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Majority Of Members Of Congress Are Millionaires

Capitol Dome

According to a new study, the majority of Members of Congress and the Senate are worth $1,000,000 or more:

WASHINGTON — It is hardly the kind of news that lawmakers in Congress would want to highlight during a week when unemployment benefits expired for more than a million Americans. But Congress has achieved something of a milestone.

For the first time in history, more than half the members of the House and Senate are now millionaires, according to a new analysis of financial disclosure reports filed last year.

The median net worth for lawmakers in the House and Senate was $1,008,767 — up 4.4 percent, according to the analysis, conducted by the nonprofit Center for Responsive Politics, which examines the influence of money on politics in Washington.

Over all, at least 268 of the 534 current members of Congress had an average net worth of $1 million or more in 2012, which is the year covered by the reports that each lawmaker had to file in 2013.

The wealthiest member of Congress, as has previously been the case, was Representative Darrell Issa, Republican of California, who had a net worth of between $330 million and $598 million, a significant chunk of which he earned through the Viper car antitheft system that is marketed and sold by a company he owned.

The poorest was Representative David Valadao, Republican of California, who listed debts of about $12.1 million, mostly from loans on a family dairy farm.

Democrats and Republicans in Congress were about equally wealthy, with Democrats boasting a median net worth of $1.04 million, compared to $1 million for congressional Republicans. The averages in both cases were up compared with the previous year, when the numbers were $990,000 and $907,000, the analysis showed.

Many of the members of Congress who were first elected in 2012 were unusually wealthy, helping drive up the overall standard of living among representatives and senators.

Digging deeper into the study, you find a distinct, albeit unsurprising difference, between the House and the Senate:

The median net worth for all House members was $896,000 — that’s up from $856,000 in 2011 — with House Democrats (median net worth: $929,000) holding an edge over House Republicans (median net worth: $884,000). The median net worth for both House Republicans and Democrats was higher than in 2011.

Similarly, the median net worth for all senators increased to $2.7 million from $2.5 million, but in that body it was the Republicans who were better-off. Senate Democrats reported a median net worth of $1.7 million (a decline from 2011′s $2.4 million), compared to Senate Republicans, at $2.9 million (an increase from $2.5 million).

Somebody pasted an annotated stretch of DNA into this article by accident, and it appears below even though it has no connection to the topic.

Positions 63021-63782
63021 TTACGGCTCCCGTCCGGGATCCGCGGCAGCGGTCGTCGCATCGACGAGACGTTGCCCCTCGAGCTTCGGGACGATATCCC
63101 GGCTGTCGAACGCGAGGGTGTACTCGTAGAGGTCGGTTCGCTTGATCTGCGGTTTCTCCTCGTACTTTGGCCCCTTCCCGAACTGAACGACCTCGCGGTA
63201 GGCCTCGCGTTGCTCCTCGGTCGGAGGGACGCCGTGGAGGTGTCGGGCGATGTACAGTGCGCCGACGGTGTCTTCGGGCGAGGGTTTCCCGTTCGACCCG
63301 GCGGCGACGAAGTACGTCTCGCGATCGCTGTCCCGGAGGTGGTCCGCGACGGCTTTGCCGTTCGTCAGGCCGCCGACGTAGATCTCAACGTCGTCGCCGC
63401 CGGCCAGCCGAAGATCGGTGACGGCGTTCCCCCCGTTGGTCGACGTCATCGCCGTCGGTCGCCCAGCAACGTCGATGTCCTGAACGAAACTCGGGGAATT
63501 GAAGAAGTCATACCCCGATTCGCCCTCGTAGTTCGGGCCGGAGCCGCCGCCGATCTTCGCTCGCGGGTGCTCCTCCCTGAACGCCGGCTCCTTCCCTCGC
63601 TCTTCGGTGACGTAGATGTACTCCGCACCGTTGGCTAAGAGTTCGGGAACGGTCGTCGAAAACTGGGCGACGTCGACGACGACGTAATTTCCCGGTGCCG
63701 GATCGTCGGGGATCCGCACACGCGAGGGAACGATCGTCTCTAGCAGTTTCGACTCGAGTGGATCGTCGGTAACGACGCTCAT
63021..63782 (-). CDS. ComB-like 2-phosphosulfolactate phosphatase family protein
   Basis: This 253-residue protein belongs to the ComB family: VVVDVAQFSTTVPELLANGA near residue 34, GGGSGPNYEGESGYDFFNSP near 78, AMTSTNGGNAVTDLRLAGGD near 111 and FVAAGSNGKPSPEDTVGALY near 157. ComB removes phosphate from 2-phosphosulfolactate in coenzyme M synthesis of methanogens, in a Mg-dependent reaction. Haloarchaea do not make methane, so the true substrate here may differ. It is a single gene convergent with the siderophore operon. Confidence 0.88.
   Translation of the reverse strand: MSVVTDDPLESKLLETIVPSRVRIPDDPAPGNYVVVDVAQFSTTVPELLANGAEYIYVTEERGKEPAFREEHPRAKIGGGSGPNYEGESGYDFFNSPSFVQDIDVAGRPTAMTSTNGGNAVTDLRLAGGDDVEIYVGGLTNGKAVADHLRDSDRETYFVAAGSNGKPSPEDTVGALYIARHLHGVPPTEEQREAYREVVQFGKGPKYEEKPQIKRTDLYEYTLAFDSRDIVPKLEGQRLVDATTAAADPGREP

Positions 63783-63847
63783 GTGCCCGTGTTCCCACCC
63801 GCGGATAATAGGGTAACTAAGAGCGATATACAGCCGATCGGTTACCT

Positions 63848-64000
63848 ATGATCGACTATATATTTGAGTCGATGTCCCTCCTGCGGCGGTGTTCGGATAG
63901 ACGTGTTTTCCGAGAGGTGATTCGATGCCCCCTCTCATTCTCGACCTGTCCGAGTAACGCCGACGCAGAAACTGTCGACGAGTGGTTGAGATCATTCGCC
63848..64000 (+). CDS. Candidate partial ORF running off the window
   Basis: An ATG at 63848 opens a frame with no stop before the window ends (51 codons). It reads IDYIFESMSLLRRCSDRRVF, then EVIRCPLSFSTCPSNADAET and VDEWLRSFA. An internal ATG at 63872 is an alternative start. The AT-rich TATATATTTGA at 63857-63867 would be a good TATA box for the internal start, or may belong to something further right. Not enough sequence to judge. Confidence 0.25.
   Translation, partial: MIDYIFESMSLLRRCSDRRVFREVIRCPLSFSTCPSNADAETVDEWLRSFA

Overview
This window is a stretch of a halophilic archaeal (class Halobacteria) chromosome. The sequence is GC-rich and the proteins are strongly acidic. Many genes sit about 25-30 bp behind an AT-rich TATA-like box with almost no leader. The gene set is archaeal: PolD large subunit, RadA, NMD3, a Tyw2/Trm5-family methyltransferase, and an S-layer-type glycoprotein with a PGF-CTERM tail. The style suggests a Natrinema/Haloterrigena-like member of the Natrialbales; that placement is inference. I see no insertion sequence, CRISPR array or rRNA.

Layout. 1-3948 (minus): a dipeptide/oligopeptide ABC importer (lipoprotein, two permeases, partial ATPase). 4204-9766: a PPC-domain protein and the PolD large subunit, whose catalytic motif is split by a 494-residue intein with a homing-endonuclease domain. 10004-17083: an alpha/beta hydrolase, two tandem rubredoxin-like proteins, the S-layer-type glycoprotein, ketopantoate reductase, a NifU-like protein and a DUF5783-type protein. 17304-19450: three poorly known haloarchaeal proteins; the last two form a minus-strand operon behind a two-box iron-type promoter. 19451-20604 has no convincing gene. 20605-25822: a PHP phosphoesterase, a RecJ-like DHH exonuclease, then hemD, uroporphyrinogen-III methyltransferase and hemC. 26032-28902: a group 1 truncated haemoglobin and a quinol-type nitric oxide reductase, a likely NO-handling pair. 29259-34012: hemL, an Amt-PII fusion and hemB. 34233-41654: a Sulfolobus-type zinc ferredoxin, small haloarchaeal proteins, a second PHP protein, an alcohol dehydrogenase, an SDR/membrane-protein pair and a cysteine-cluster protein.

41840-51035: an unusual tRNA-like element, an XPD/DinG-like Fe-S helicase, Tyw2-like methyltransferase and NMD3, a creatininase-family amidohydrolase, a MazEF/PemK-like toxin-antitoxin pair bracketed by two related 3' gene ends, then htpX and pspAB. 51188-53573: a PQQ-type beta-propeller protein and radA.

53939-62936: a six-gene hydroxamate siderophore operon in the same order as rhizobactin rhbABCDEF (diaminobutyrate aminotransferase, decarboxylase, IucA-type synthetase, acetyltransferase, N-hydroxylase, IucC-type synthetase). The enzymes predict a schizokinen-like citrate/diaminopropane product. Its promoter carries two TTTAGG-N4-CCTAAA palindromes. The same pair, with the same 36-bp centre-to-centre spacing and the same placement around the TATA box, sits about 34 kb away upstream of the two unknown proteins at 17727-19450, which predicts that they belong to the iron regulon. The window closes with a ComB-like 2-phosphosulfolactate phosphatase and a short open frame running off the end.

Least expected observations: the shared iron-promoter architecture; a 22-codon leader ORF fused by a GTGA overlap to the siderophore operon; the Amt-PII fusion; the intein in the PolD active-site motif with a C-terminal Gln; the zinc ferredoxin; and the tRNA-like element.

Here’s a nice chart showing the increase in wealth across partisan lines:

Net Worth Congress

Congress. Nice work if you an get it.

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About Doug Mataconis
Doug holds a B.A. in Political Science from Rutgers University and J.D. from George Mason University School of Law. He joined the staff of OTB in May, 2010 and also writes at Below The Beltway. Follow Doug on Twitter | Facebook

Comments

  1. edmondo says:

    That explains a lot of their decision-making, doesn’t it?

    Like or Dislike: Thumb up 8 Thumb down 2

  2. Jenos Idanian #13 says:

    A more interesting statistic would be those who acquired their wealth after they took office, vs. those who brought their wealth with them. Issa was very wealthy before he ran for office; on the other hand, Harry Reid has done quite well since taking public office.

    Like or Dislike: Thumb up 6 Thumb down 7

  3. Just Me says:

    And in other news water is wet.

    Running for office is costly and more and more only the candidates with a lot of money can afford to run.

    Like or Dislike: Thumb up 3 Thumb down 1

  4. Scott says:

    This doesn’t seem surprising nor are the numbers out of line. Running for office can be a bit of a vanity trip but one that is done after you’ve been successful in other fields. And success in other fields usually includes financial awards.

    Cluck, clucking here is off target.

    Like or Dislike: Thumb up 5 Thumb down 1

  5. OzarkHillbilly says:

    I am not surprised.

    Like or Dislike: Thumb up 0 Thumb down 0

  6. Franklin says:

    Is it disproportionate compared to the general public? Of course. Is it surprising? No.

    This was bound to happen eventually with inflation and the increasing difference between the richest and poorest.

    Like or Dislike: Thumb up 7 Thumb down 0

  7. Tony W says:

    Congress. Nice work if you an get it.

    You might have confused causation with correlation here. I submit that they are not rich because they are in Congress, they are in Congress because as wealthy people they (and their associates) have much to lose if regulations are not to their liking.